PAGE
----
The Rosh answers that since the meshalei'ach originally created the shelichut, we can ASSUME that he wills its resumption after its initial suspension.  Effectively, the Rosh is applying Tosafot's zakhin theory to this situation.  If we can initiate shelichut without ANY prior authorization, simply through the strength of a presumed interest, we can certainly REINSTATE shelichut when it was originally licensed and subsequently suspended. 

 

An interesting debate appears in the comments of the Mishneh La-melekh to the Rabam (Geirushin 6:3).  Can shelichut be designated even when current conditions do not allow the execution of the shelichut?  For example, a man can appoint a shaliach to deliver a get to a woman whom he has not yet married.  Alternatively, a person may authorize a shaliach to process a get for his wife who is currently mentally incompetent.  Though in either instance the woman in her current condition cannot be halakhically divorced, the shelichut may be appointed prospectively for the time when circumstances will change and provide a 'divorceable' woman.  The Mishneh La-melekh deliberates this question, offering opinions which both allow and deny this position. 

 

Presumably, this debate invokes the previously defined question.  If we view the appointment of a shaliach as a halakhic DESIGNATION, conveying a new status to the agent.  The verbal appointment is a discrete halakhic action which can only be performed if it possesses halakhic meaning and viability.  If a woman cannot presently be divorced, the act of delegating the delivery of her get to an agent is preposterous.  By contrast, if we view appointing a shaliach in more casual terms, it does not constitute a halakhic designation of the shaliach but rather a general INDICATION by the meshalei'ach of his overall interest in this process.  Such interest can be registered even in the immediate absence of the proper halakhic conditions.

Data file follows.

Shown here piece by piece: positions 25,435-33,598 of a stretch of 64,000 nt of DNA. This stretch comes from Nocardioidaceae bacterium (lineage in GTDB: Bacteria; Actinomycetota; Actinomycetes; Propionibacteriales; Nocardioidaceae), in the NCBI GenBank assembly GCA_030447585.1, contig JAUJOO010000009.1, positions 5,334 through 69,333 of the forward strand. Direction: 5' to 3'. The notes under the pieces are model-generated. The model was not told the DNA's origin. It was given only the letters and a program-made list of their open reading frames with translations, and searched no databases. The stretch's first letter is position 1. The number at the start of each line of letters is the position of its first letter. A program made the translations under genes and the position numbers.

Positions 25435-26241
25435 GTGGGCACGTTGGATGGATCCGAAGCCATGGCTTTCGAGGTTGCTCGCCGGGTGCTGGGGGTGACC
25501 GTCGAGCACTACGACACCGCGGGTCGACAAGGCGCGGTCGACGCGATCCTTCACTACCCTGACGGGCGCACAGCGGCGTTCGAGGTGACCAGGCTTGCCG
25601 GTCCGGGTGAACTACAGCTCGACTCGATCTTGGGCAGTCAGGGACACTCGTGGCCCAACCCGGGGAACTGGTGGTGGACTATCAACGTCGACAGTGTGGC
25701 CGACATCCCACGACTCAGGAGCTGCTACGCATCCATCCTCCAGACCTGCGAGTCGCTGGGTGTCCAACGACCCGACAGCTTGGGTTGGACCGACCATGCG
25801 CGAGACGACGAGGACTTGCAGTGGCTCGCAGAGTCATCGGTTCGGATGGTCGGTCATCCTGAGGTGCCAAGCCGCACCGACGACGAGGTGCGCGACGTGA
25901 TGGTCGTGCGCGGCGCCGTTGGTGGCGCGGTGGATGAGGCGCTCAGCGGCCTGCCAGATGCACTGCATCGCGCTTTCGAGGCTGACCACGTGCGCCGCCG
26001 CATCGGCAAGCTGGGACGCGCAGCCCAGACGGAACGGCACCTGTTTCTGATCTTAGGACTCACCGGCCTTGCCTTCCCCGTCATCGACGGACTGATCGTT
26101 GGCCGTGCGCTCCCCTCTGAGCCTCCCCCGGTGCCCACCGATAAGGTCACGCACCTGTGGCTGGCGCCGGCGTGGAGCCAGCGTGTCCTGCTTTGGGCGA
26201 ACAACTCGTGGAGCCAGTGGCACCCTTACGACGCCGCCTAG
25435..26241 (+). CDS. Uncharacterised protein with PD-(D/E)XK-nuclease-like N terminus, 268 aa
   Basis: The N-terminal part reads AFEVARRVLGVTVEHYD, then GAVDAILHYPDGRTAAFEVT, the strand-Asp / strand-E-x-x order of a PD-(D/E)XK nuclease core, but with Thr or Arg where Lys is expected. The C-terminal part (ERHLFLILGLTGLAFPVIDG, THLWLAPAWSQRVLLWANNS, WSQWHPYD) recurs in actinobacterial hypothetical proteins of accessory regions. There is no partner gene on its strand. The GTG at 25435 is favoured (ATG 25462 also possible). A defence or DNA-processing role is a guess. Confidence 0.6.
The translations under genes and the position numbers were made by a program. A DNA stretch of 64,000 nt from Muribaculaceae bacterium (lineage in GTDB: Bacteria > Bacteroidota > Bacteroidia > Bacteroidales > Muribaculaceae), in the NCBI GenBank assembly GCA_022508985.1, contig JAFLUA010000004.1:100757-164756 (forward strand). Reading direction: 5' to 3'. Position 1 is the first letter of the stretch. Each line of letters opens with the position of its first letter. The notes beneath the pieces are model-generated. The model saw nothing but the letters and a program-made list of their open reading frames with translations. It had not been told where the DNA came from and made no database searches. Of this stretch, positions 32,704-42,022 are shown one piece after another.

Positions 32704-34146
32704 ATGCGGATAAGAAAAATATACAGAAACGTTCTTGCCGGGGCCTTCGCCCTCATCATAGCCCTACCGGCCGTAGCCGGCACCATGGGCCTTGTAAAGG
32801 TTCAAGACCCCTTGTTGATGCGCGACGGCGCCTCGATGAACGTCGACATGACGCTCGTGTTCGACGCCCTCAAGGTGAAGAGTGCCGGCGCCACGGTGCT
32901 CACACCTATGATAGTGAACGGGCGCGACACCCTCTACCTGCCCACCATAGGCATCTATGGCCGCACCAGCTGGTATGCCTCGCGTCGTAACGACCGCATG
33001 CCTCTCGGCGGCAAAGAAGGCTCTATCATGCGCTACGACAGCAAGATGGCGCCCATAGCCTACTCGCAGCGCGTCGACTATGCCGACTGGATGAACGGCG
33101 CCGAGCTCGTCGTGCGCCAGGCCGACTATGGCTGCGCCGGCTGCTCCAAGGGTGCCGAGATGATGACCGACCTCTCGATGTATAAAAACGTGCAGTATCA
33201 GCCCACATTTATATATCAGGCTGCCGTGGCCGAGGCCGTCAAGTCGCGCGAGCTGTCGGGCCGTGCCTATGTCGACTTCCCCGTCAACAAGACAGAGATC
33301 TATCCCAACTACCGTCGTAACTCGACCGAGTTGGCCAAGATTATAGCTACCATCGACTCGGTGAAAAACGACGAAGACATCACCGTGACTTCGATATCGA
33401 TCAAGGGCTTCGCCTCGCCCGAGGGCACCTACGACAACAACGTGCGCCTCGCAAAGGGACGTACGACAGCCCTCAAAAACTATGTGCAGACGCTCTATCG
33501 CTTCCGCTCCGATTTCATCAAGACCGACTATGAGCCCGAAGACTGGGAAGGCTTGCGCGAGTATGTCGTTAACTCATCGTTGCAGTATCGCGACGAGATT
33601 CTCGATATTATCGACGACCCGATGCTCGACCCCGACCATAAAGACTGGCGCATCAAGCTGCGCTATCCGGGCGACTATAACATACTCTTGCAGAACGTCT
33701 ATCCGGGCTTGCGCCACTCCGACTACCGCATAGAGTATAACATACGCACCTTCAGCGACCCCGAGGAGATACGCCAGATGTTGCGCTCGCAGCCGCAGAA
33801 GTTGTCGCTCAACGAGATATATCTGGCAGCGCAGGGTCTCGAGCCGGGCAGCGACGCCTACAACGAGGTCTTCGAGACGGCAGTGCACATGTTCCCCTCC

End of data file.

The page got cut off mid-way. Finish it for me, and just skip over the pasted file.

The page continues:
Essentially, the latter position evolves logically from Tosafot's doctrine of zakhin.  If shelichut can be based on an ASSUMPTION, then the entire function of minui (appointment) is merely to indicate this assumption in less obvious situations; the more obvious cases do not require an explicit appointment, and for them zakhin will suffice.  If minui is merely an indicator rather than a formal designation, it can be formulated in an environment in which the process cannot yet be fully effected. 

 

It is intriguing to consider how the Mishneh La-melekh would define the mechanism of zakhin, if he rejects the ability to designate non-executable shelichut.  If minui is a halakhic designation which must empower the halakhic process in a halakhically viable setting, how can a shaliach operate in the absence of a formal declaration?  How can the Mishneh La-melekh authorize zakhin but disallow the appointment of a shaliach toward a process which is currently impracticable?